There is a group called "Best for Britain" which has Gina Miller on its Board but I am not sure that it is doing all that well in brining out the message. They are trying to recruit young voters because they are most affected by Brexit.
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  4. #24
    Hewson Hewson is offline
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    Quote Originally Posted by Aristodemus View Post
    This is the most sober assessment I have read of Britain's position on Brexit. What should be most concerning is the complete absence of any real opposition to the course of Brexit set out by those in charge.


    https://www.theguardian.com/commenti...-germany-eu-uk
    I read that article recently and, as you say, it's both sober and incisive. All Brits should should read it but too many will trash it simply by virtue of their antipathy to the newspaper in which it's printed. The ideological (and illogical) gulf in Britain between left and right is determining the course of the country's exit from Europe and everyone stands to lose out as a result.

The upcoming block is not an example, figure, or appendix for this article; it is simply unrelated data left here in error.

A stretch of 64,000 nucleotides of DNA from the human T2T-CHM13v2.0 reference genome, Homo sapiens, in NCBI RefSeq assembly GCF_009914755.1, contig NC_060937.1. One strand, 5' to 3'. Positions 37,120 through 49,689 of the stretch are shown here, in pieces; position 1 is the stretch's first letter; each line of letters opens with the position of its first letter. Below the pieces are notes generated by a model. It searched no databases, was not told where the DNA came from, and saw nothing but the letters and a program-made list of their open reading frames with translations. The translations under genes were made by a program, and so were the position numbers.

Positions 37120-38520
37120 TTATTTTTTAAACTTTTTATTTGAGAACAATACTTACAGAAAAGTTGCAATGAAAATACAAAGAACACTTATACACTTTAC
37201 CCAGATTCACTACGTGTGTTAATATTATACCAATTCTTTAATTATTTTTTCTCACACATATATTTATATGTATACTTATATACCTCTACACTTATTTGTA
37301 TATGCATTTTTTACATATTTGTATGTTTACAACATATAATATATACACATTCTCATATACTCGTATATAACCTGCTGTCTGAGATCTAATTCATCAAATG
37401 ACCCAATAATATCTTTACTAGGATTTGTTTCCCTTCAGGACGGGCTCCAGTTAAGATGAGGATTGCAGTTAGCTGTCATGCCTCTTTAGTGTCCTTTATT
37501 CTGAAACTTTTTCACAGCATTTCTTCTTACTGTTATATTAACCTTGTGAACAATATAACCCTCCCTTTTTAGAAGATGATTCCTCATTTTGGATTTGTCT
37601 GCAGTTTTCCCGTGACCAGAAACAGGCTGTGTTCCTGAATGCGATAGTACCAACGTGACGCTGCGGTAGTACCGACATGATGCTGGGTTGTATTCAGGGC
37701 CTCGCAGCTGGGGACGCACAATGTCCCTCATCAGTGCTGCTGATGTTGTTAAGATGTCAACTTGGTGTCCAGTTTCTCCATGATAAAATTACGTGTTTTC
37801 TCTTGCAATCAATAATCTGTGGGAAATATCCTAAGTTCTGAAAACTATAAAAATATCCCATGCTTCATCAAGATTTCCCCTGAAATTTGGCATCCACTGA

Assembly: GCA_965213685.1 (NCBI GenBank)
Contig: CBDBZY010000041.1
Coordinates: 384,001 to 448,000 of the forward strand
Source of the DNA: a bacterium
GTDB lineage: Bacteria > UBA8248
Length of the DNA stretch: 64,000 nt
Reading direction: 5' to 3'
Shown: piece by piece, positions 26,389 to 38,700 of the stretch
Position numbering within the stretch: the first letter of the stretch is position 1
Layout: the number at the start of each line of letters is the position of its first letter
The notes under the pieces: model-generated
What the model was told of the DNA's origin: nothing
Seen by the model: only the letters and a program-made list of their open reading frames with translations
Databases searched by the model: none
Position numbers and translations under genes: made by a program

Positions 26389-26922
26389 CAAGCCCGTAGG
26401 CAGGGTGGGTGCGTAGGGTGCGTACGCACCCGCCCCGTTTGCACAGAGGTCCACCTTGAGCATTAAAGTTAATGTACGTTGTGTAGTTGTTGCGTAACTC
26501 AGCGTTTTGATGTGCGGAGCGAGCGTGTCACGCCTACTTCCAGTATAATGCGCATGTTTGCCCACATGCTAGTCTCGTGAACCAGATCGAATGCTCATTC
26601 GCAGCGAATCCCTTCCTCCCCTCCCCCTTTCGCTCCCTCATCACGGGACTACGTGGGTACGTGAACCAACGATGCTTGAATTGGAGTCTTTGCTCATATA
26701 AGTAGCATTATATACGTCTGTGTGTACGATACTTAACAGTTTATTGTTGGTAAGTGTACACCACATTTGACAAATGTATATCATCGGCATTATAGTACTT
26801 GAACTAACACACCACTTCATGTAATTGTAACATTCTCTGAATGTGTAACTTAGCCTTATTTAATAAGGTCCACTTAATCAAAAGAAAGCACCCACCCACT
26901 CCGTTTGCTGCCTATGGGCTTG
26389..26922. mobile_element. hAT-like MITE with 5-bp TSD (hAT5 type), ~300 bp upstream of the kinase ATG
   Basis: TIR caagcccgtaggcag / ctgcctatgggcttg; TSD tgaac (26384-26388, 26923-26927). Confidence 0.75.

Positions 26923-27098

Too many Brits still have the 1939 bunker mentality and see the EU as an equally serious threat to their sense of 'Britishness' as Nazi Germany posed to their independence. This kind of simple-mindedness does nobody any favours. The empire is history and the world has moved on and, largely, grown up. People tend to forget that right up to the middle of the 20th century Europe was a region ravaged by one war or another between a succession of its component parts. The various wars that afflicted hundreds of thousands of people after the breakup of Yugoslavia were typical of the conflicts the continent endured for centuries.

    One of the enduring benefits the EU has brought is peace. Economic advancements make for fewer grievances and the mechanisms for talking rather than warring are all in place.